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You need to show the tree that you are the alpha aka the orchard-leader. A tree will try to take advantage of you if you show signs of weakness, which is why I like to use a loud and deep voice while yelling the commands like GROW FASTER and RIPEN SOONER. This is also why people used to pee on trees: shows dominance.

These days people don’t pee on their trees and think that you can just sweet talk your trees into production.

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Fortunately, Asian pears are usually productive. No need to beat them up :grinning_face_with_smiling_eyes:

Exactly! The beneficial aspects of tree-abuse have been known from prehistoric times. We’ve lost touch. You can stress your trees emotionally and thereby cause them to set heavier crops than they otherwise might be inclined to. Do not overlook the necessity of “personsating” the tree, which is, after all, the focus of the following “brief” quote:

But the spirits of vegetation are not always treated with deference and respect. If fair words and kind treatment do not move them, stronger measures are sometimes resorted to. The durian-tree of the East Indies, whose smooth stem often shoots up to a height of eighty or ninety feet without sending out a branch, bears a fruit of the most delicious flavour and the most disgusting stench. The Malays cultivate the tree for the sake of its fruit, and have been known to resort to a peculiar ceremony for the purpose of stimulating its fertility. Near Jugra in Selangor there is a small grove of durian-trees, and on a specially chosen day the villagers used to assemble in it. Thereupon one of the local sorcerers would take a hatchet and deliver several shrewd blows on the trunk of the most barren of the trees, saying, “Will you now bear fruit or not? If you do not, I shall fell you.” To this the tree replied through the mouth of another man who had climbed a mangostin-tree hard by (the durian-tree being unclimbable), “Yes, I will now bear fruit; I beg of you not to fell me.” So in Japan to make trees bear fruit two men go into an orchard. One of them climbs up a tree and the other stands at the foot with an axe. The man with the axe asks the tree whether it will yield a good crop next year and threatens to cut it down if it does not. To this the man among the branches replies on behalf of the tree that it will bear abundantly. Odd as this mode of horticulture may seem to us, it has its exact parallels in Europe. On Christmas Eve many a South Slavonian and Bulgarian peasant swings an axe threateningly against a barren fruit-tree, while another man standing by intercedes for the menaced tree, saying, “Do not cut it down; it will soon bear fruit.” Thrice the axe is swung, and thrice the impending blow is arrested at the entreaty of the intercessor. After that the frightened tree will certainly bear fruit next year.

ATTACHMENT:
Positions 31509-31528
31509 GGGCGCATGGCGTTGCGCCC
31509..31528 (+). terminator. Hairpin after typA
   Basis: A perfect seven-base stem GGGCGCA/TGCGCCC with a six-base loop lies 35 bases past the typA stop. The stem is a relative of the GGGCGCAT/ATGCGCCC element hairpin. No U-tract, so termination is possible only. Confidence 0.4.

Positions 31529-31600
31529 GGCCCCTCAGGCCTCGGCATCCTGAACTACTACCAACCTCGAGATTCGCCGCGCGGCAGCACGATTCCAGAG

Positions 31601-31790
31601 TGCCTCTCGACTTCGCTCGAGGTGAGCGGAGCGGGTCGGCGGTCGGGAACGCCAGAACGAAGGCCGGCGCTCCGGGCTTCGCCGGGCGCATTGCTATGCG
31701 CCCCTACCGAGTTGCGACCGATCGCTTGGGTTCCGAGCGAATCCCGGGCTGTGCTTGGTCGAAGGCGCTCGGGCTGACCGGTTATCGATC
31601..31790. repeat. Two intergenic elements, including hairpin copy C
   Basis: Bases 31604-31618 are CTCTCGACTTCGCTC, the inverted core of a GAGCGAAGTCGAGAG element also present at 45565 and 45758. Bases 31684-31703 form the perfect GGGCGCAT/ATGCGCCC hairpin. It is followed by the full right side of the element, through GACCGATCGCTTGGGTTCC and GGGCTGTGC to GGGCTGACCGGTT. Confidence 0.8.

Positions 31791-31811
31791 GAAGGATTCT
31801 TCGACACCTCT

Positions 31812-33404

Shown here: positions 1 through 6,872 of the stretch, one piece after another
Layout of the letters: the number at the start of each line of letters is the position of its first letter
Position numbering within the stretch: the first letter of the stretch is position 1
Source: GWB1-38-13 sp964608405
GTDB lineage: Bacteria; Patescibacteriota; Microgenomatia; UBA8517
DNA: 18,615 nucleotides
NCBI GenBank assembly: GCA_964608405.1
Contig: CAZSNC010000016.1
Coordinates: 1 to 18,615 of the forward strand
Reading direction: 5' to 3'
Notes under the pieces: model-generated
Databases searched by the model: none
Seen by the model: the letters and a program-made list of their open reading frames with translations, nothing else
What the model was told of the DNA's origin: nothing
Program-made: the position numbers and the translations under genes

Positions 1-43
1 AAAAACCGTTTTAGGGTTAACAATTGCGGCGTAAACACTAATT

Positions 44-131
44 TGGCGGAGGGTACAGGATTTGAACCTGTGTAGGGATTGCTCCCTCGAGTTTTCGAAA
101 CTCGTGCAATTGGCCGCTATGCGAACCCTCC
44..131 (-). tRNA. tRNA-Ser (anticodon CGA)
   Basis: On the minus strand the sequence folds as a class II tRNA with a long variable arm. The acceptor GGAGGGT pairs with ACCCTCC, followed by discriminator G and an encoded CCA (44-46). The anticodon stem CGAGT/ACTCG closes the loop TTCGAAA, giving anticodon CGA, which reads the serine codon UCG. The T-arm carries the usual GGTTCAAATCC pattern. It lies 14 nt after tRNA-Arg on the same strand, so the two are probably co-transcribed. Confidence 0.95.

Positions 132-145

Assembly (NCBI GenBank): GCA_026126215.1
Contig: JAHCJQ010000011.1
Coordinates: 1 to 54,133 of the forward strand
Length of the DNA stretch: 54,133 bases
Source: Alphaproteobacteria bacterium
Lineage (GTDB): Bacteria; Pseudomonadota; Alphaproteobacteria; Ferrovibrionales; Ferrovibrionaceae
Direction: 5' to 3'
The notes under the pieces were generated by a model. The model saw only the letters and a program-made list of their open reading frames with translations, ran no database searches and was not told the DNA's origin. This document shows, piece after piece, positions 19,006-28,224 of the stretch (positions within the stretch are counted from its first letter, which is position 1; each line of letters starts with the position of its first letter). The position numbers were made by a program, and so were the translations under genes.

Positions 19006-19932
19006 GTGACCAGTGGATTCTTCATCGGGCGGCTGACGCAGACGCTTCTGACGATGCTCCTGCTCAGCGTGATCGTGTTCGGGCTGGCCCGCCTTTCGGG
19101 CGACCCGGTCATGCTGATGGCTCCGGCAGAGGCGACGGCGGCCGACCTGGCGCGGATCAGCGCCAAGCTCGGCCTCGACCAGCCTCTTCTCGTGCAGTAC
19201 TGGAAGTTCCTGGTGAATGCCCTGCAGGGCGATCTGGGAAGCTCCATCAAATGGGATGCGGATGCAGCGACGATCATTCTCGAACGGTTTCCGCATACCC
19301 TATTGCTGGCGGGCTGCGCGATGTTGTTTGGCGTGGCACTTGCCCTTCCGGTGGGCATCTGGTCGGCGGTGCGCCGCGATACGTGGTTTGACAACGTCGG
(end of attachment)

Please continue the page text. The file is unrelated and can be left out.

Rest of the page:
FYI. I am not emotionally attached to my trees (removed several). I don’t call my trees her or him, etc.

I just don’t have a need or a desire to beat up my trees for production. That’s all. People can do what they want. Some even need to do it. Different strokes for different floks.

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I’m always a little wary of giving my Jaboticaba tree anything artificial/chemical. Mine struggled this past winter (it did not like the dryness) and when I brought it outside it only had a couple leaves left. Of course these promptly dropped.

I’ve been hoping it will push new leaves and as of last week I pruned it back hard as it was no longer showing green when scratched. Any suggestions on how to pull it back from the brink? I’d hate to lose it as it is now in its 3rd year with me

Scott

Don,t make it so stressful, I like to read what Scot, Tony, Tippy and a few more, how they do things. I don’t live in the past. I don’t even want to know what I did last year.